Planning For & Keeping My Assets Safe During Retirement.
October 18, 2015
Planning for & Keeping My Assets Safe During Retirement.
For the past 40 years, workforce participation has dropped at a relatively steady pace for adults 65 and older, partially due to the large number of "Baby Boomers" transitioning into retirement. This movement into retirement is occurring faster than the number of people entering the workforce therefore decreasing the total workforce population within those years. However, the rate at which adults born between 1946 and 1964 (Baby Boomers) has not had as great an effect on the workforce as demographers projected a couple decades ago. This is because it has become more common for adults over 65 years of age to continue working. But why has it become more common for adults to keep working past the traditional retirement age? At what age are they finally retiring? And what do our medical alert systems
have to do with any of this?
Source: US. Bureau of Labor Statistics
As reported by one of the more recent Census Bureau reports, 16.1 percent of the population age 65 and older is working or is actively looking for work. That is a 4 percent increase from nearly 20 years ago. The biggest spike in workforce participation is now between the ages of 65 and 69. What this report reflects is that many older adults choose to work mainly because of greater financial responsibilities. A study conducted by the Employee Research states insinuates that, of the 1000 workers who participated, roughly 13 percent said they would postpone retirement because they had "inadequate finances or can't afford to retire." In fact, according to a 2012 report from the Center for Retirement Research approximately 86 percent of households are prepared for retirement by the age of 70.¹
If older adults are postponing retirement for a more secure financial future what should they do to protect their assets when they do retire? Our research shows accidents from a fall at home leading to an injury can be a serious threat to a retiree's assets. If not helped until after the "golden hour" serious consequences to their lives and finances can occur. The "Golden Hour" is a, 60-minute window of time in which the lives of a majority of critically injured trauma patients can be saved if effective treatment is provided. During this time, if the accident happened at home, emergency services must be contacted (911), an ambulance must be dispatched, and the victim must be stabilized and/or transported to a trauma center. Intervention within this timeframe helps reduce morbidity.³ The CDC stated that "In 2011, emergency departments treated 2.4 million nonfatal fall injuries among older adults; more than 689,000 of these patients had to be hospitalized." On average the hospitalization cost for a fall-related injury is $17,500.² By utilizing a personal medical alert at home the chance of getting help within the "golden hour" increases greatly.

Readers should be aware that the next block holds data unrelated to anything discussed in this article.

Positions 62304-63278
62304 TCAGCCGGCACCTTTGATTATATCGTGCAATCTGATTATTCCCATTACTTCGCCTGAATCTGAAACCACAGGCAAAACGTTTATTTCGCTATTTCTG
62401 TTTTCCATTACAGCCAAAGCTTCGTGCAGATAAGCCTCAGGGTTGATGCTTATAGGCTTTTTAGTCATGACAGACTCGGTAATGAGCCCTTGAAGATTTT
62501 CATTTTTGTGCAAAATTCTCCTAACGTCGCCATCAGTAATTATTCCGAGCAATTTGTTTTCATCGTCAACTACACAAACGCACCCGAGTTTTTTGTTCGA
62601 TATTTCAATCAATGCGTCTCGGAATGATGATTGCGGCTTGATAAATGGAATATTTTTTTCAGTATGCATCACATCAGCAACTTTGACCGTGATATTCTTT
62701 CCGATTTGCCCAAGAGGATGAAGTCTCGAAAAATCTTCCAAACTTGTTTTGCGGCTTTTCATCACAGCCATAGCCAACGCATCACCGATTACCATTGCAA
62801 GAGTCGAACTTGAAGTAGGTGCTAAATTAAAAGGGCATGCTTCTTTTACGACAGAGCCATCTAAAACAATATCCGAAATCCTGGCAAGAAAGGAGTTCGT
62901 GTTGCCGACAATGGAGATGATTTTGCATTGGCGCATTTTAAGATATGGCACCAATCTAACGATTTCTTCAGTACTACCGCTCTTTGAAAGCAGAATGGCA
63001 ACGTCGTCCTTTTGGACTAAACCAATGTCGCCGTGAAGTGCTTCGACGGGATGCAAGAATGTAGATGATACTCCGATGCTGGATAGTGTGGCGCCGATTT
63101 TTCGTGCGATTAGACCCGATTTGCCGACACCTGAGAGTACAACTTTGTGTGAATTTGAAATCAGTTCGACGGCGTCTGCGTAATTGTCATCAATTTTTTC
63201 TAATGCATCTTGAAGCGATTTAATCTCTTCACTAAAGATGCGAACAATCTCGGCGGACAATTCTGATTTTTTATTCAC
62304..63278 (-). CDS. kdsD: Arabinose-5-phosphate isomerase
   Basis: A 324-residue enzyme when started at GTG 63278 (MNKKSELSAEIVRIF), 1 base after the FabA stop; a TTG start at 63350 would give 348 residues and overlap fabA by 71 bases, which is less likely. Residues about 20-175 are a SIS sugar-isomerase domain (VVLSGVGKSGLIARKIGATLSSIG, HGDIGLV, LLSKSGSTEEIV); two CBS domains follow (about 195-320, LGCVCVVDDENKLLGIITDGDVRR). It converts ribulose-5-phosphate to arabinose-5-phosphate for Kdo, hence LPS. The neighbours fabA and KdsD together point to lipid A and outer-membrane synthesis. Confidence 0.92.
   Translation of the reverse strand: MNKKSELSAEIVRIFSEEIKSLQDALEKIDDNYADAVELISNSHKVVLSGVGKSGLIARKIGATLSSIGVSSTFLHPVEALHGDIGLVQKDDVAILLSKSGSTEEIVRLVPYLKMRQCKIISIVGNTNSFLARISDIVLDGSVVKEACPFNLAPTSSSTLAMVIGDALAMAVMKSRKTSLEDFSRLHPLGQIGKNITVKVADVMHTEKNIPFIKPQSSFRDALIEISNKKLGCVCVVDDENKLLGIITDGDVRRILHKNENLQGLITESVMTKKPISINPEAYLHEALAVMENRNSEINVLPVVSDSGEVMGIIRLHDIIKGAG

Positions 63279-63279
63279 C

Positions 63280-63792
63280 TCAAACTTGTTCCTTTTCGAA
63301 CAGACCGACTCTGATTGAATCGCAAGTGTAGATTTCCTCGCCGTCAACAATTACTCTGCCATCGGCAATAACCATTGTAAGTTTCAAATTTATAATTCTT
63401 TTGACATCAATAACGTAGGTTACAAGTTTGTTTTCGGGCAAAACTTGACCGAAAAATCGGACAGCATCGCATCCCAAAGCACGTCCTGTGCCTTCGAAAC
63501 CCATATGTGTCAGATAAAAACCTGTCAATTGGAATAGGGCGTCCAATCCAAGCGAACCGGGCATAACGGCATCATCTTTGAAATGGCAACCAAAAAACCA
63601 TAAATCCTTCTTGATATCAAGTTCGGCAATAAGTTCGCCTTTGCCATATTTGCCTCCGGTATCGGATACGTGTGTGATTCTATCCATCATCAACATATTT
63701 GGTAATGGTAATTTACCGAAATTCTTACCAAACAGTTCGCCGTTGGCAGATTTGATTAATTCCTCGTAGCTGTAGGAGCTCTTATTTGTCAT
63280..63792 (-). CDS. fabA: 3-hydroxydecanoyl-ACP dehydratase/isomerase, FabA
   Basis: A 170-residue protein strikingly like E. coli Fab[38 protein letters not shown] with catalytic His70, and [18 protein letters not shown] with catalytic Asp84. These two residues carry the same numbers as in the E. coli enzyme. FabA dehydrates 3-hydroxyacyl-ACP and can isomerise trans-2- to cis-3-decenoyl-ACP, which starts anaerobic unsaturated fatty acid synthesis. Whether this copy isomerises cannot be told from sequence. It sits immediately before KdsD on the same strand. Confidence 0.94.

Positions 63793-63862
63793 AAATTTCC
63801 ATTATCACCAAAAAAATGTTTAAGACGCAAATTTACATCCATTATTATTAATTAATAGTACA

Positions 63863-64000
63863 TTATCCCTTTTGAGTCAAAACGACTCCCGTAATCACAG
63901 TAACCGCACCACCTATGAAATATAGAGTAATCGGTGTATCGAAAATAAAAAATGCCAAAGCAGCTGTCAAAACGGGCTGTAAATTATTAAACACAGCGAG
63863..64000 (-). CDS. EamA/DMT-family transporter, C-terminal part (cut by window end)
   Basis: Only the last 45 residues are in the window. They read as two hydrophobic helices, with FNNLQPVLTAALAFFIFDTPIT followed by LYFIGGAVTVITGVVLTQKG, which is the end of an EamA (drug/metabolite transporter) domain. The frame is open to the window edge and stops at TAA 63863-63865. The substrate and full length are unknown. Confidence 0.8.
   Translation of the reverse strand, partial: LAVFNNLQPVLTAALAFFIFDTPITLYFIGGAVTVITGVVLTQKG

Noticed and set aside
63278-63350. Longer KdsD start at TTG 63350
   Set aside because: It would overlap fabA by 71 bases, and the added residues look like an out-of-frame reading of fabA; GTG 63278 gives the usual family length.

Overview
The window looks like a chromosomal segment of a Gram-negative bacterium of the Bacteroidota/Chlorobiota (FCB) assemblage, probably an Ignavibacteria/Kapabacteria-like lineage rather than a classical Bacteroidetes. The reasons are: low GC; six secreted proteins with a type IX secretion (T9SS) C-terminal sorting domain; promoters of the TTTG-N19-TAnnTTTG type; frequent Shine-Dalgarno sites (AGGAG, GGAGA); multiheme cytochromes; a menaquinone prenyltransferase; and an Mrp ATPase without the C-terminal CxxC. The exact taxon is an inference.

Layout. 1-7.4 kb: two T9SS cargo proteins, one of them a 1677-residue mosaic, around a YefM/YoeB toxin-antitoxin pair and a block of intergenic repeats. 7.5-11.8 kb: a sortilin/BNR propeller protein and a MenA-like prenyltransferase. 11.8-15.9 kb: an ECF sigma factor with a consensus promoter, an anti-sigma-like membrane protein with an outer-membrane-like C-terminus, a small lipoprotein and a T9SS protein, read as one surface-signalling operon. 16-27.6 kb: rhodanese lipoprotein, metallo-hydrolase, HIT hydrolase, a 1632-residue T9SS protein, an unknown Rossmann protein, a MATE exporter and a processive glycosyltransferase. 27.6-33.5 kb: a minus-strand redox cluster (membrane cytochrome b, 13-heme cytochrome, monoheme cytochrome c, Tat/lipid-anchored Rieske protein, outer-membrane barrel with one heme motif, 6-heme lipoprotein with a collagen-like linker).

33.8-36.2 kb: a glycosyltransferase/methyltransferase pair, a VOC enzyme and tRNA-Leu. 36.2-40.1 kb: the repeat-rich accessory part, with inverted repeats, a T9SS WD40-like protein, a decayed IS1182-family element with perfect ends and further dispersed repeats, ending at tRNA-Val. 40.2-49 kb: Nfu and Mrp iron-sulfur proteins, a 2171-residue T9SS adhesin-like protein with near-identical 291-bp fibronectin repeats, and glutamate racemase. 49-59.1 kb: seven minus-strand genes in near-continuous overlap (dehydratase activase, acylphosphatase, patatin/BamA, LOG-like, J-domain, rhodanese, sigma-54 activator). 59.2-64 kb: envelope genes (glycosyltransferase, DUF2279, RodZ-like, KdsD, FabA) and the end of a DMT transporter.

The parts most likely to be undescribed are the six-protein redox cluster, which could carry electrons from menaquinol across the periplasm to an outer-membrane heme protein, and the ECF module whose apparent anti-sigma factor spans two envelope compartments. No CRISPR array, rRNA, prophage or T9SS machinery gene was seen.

Medical alert systems
enable us or our loved ones to keep living comfortably at home, but what is often not equated, is that they can help save money too. Genworth Financial reported some of the expenses middle class families deal with when a fall goes without care. They calculated $18 an hour on average for homemaker services, $19 an hour for home healthcare aids, $3,405 a month for assisted living and $230 a day for a private nursing home room.
Our senior medical alert systems may not prevent the fall of the 1 in 3 adults who do fall every year, but they help by getting assistance as fast as possible during the "Golden Hour", the crucial time between an injury and life-saving treatment, and help keep those medical expenses down. We are currently offering our service for only $19.95 a month when you pay annually ($239.40 a year). You or your loved one can have peace of mind and stay focused on enjoying a little more of the retirement savings the way it was originally intended to be and avoid losing that nest egg to costly medical care.
¹ National Retirement Risk Index: How much longer do we need to work? (Issue in Brief No.12)
² Center for Disease Control: Costs of Falls Among Older Adults
³ Hurley Medical Center: The Golden Hour